PAGE 5 OF 5
Sarah Elgin, an HHMI professor at Washington University in St. Louis who runs the successful Genomics Education Partnership (GEP) that now includes more than 70 schools, has been refining this process for years. The GEP, which focuses on the “dot chromosome” of Drosophila, so-called because of its small size and condensed genetic material, is designed to help students work with large data sets to transform the genome’s raw data into a more polished sequence through universally accepted annotation and finishing standards.
As the program grows, Elgin has found ways to share lessons learned to help others get their courses off the ground. She has run one- to five-day workshops, for example, and has set up a website (http://gep.wustl.edu) where faculty can share curricula and details of their approach. “It’s got entries from different members about their class sizes, how the course was organized, and the hours they scheduled for the research and guiding their students in critical thinking,” she says. “It’s a place for people to look for help when they begin to think about bringing [research] into the curriculum.”
University of Georgia biochemistry professor Erin Dolan is taking an even broader approach. She is heading up a fledgling national network, called CUREnet, aimed at creating and sharing course-based undergraduate research experiences in biology. Started in 2011, the National Science Foundation–funded network is being initiated through a collaboration of about 25 programs across the nation that are already sharing best practices in teaching through course-based research.
Dolan expects to find common ground among programs. “There will be annual meetings, but we’ll also have a website and social networking functions so that people can discuss what they’ve tried in their classrooms or share software that undergraduates might find useful, for example,” she says.
Research and evaluation of these experiences are providing important data for professors to use to further develop and expand their courses. One of the most comprehensive surveys of broad-based classroom research is the Classroom Undergraduate Research Experience survey (CURE; unrelated to CUREnet). Over several years, Grinnell College psychology professor David Lopatto and colleagues have collected thousands of data points about classroom research and how it compares to more in-depth summer programs and traditional courses. Last year alone, 51 institutions participated in the CURE survey.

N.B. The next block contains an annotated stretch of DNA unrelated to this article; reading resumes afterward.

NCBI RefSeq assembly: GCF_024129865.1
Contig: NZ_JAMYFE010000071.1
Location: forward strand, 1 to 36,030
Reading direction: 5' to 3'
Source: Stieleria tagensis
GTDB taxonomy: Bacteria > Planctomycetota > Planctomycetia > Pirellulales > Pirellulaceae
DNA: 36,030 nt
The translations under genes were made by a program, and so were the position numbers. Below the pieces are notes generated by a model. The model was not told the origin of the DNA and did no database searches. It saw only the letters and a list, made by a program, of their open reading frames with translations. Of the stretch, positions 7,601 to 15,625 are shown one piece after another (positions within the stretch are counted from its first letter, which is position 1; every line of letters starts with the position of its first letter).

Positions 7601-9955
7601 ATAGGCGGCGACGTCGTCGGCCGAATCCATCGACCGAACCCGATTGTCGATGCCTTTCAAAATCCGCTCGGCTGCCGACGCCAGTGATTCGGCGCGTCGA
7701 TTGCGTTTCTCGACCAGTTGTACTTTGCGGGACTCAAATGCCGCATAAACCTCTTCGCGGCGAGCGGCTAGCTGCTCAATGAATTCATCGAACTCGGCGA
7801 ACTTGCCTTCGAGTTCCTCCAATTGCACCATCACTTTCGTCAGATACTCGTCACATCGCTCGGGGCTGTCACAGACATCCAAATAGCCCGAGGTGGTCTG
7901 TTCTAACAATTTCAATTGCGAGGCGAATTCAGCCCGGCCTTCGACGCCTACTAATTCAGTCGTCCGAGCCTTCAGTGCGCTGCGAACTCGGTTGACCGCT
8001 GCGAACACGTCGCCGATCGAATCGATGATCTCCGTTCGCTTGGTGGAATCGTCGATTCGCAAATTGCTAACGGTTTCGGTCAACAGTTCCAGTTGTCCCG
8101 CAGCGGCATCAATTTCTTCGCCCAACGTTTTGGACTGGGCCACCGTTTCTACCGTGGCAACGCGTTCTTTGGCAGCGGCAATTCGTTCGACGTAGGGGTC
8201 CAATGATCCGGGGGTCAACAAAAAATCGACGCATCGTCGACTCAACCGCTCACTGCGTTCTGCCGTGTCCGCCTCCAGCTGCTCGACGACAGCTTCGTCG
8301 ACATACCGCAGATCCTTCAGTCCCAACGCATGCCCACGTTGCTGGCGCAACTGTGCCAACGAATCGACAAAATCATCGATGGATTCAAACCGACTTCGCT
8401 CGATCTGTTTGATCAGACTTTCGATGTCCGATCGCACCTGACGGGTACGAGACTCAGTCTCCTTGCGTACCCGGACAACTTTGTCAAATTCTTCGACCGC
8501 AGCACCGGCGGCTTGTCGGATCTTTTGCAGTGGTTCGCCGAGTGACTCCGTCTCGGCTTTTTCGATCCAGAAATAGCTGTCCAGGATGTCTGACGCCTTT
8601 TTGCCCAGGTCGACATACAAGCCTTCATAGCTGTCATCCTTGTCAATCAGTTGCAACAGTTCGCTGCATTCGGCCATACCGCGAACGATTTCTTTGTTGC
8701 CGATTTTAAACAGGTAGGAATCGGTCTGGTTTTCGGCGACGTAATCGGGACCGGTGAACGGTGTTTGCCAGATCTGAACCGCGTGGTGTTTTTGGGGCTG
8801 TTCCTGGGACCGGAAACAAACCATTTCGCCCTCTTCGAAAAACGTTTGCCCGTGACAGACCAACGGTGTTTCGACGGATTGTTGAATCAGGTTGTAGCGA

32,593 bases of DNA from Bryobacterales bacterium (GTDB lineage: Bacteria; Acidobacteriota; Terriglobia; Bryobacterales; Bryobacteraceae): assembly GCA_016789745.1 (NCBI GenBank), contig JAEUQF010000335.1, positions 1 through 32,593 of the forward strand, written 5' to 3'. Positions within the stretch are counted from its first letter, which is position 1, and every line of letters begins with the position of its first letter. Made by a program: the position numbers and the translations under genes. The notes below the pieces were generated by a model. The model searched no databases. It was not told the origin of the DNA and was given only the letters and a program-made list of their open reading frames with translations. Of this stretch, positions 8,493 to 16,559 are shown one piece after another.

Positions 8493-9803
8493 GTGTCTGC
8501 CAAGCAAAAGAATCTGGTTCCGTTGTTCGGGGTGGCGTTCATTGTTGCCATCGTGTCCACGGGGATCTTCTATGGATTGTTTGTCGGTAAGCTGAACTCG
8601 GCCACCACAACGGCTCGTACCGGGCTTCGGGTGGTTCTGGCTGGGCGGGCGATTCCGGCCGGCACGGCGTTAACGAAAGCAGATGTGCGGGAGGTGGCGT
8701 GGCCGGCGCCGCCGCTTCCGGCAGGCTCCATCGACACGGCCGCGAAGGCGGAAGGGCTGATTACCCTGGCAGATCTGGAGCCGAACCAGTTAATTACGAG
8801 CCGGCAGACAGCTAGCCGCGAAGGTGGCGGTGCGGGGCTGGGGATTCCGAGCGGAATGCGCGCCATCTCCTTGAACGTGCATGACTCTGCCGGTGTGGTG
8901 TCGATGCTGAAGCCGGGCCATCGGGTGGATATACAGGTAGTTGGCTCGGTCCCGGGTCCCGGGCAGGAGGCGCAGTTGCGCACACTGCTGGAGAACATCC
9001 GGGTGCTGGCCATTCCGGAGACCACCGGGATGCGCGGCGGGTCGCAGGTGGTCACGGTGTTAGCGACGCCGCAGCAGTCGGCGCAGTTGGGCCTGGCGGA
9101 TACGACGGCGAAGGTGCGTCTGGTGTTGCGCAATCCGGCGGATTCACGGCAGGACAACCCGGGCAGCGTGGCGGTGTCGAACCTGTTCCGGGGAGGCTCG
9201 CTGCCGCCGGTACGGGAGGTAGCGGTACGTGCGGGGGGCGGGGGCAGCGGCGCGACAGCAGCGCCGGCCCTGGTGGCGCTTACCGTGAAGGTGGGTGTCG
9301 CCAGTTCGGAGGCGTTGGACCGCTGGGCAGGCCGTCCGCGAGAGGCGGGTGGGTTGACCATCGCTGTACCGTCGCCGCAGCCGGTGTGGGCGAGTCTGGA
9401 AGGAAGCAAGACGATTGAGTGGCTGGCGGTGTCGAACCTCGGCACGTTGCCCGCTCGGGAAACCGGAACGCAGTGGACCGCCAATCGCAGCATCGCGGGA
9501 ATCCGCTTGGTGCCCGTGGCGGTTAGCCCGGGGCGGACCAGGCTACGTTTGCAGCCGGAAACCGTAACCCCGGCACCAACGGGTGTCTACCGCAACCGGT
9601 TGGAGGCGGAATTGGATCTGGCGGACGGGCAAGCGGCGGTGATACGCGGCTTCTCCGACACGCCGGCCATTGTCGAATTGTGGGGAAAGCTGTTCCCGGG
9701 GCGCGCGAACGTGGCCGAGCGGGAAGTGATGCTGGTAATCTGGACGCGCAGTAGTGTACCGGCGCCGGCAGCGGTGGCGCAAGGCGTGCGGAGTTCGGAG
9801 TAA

The surveys showed where otherwise strong programs needed work, says Lopatto. “When we first started doing surveys, one of the lowest-scoring learning gains [overall] was in learning ethical conduct in the field,” he says. “Program directors told us that they hadn’t been formally teaching ethics or the proper conduct of research and that they would start doing so.” Some individual programs found gaps in writing or discussion and changed their programs to strengthen those components.
But perhaps more important, the surveys showcased some of the powerful benefits of a research-based approach. In the self-reported surveys, students participating in classroom-based research experienced, to a somewhat lesser degree, an almost identical list of benefits as those in summer programs. From understanding the scientific process to the ability to analyze data, students in research-based courses tended to come out far ahead of their peers in traditional classes.
Opening up the scientific process to large numbers of undergraduates has shown early success. In a variety of measurable ways—from CURE survey reported skill improvements to FRI student graduation and subsequent graduate school enrollment rates—it has helped boost students’ performance while encouraging a larger percentage of students to pursue science classes and careers.
But it’s time to think even bigger. Grants have helped some schools open up a class or two to research, but that might not be enough, says Asai. “We could challenge big schools to take on [research-based courses] not just for one section, but for 40 sections,” he says. “We could bring this approach to big schools that produce lots of science teachers. There are a lot of exciting ways to think about using these courses.”
The courses don’t just shape semesters or college experiences—they can also shape careers. Holli Duhon had planned to be a doctor, but now she’ll add research to her plans. “I am on my way to completing a B.S. in medical laboratory science, and it’s my goal to incorporate research into my career,” she says. “The aptamer stream provided me with the insight to critically evaluate what my next steps should be.”